Somerset heroes - Meet the people making a difference in our community

PUBLISHED: 00:00 29 June 2020

Patrick busy sewing

Patrick busy sewing


In a world where we all care so much about our community’s welfare, we highlight just a few of our Somerset heroes.

Sewing champ

A group making items for NHS workers must have one of the youngest volunteers in Somerset.

Six-year-old Patrick Dixon has joined Taunton Scrubbers, a group of around 700 volunteers who make hundreds of scrubs and safety equipment for the NHS. He learned to use a sewing machine when he was five and is now making facemasks and headbands.

Having cystic fibrosis, Patrick has been unable to leave his home for weeks, but he’s fitted in the sewing alongside his home schooling and daily lung physio.

His mum Eva says: “Patrick has needed to wear a mask from a very early age and used to get a lot of stares; this is one of the reasons why he wanted to start making masks and other items for everyone when it became a necessity for the whole country.”

Taunton School pupil Patrick says: “I’m used to having to be careful about germs all the time, but it must feel very scary for all the people who are not used to it. This is why I wanted to help. Also, I go to the hospital a lot to see my CF team and I want to help keep them safe, because they help me all the time.”


Connected run

Teacher Jenny Weare from Street ran with family and friends across the country to raise £1,000 for the National Deaf Children’s Society. They ran separately, making a total of 150km.


Driven to help

Ross Morgan from Chew fire station is just one member of the Avon Fire and Rescue Service team who offered to drive ambulances during the coronavirus outbreak.

He says: “I wanted to do what I could… it has just been great to help out when others needed it.”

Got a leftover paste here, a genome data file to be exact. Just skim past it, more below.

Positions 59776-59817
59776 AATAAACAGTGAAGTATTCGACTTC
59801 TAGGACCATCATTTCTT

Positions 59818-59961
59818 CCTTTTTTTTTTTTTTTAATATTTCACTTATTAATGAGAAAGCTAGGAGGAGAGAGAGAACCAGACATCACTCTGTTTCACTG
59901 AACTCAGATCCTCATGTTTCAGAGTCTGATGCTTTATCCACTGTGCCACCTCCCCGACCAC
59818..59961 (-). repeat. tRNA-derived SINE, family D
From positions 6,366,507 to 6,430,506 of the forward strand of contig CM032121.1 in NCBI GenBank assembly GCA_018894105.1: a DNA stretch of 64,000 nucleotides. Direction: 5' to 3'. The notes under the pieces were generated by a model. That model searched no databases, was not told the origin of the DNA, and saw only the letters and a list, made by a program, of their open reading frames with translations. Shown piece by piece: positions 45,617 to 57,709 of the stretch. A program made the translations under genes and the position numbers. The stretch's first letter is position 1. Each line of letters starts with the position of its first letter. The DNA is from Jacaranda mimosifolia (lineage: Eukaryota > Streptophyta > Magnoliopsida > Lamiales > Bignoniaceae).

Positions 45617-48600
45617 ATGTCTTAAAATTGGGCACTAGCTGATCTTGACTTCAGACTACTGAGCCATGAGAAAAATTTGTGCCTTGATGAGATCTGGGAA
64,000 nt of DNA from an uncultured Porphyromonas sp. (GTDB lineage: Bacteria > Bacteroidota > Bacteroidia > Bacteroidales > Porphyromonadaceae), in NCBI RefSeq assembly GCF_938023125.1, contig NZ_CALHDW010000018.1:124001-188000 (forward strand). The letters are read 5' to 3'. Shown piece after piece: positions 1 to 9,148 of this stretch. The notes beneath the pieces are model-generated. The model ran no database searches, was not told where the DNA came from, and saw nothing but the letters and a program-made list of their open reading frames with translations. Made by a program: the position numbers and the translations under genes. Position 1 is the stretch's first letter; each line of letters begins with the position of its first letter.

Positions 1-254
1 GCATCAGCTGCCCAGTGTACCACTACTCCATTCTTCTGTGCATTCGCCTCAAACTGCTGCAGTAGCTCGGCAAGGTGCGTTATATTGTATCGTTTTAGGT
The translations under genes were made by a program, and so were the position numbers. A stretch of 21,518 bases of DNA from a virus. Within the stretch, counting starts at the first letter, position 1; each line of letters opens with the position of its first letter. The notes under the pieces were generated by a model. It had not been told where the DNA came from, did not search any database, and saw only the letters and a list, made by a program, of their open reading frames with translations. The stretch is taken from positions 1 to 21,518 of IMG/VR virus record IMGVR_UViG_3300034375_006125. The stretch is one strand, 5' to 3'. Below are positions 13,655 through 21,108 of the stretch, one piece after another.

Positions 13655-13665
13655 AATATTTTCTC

A magical creation

The creative talents of a receptionist from Minehead have led to an internet hit and charity fundraiser.

When she’s not working at Hoburne Blue Anchor holiday park, Rebecca Jackson, 28, takes part in the performance art of cosplay. Cosplay originated in Japan and involves people creating costumes and accessories to represent different characters. Rebecca has been dreaming up creations for 15 years and has won several trophies for her work.

While furloughed from work and on lockdown, she set about creating a new character – and raising money for the mental health charity, Mind in Somerset – which is the holiday park’s chosen charity. She set up a live stream on Facebook, so viewers could watch her progress, and a Just Giving page.

She says: “I wanted to use my time while in lockdown productively. I love being creative, so I decided to sew a costume and stream it live on Facebook for people to watch and ask questions.

“The design is called A Magical Girl, and it represents friendship, love, and hope, something we all need right now. I plan to wear the costume at the next cosplay competition.”


Delivery boys

Wanting to help the vulnerable and those finding it hard to get food, two brothers from Wells started a new delivery service.

Freddie, 12, and Harry Beasley, 13, came up with the idea of Somerset Hampers.

Working with their families, the Millfield school pupils supply fresh local produce to homes in Wells, Shepton, Glastonbury, Somerton, Bristol, Bath and Street. Profits are going to Somerset Partnership NHS Trust and, so far, they’ve helped deliver 400 hampers, as well as learn how to set up a successful online business.

They say: “It makes us feel good that we are able to get food to people who really need it, and that we are helping local businesses and the NHS too.”


Swimming in circles

Wendy Oliver from Somerton is due to take part in the Windermere One Way 11-mile swimming challenge in September, but as her training sessions were thwarted by coronavirus, she’s taken to the hot tub instead.

Working up to five miles a day, the 59-year-old medical secretary is aiming to complete an overall 39-mile challenge – and is raising money for the charity Barnardo’s as she goes.


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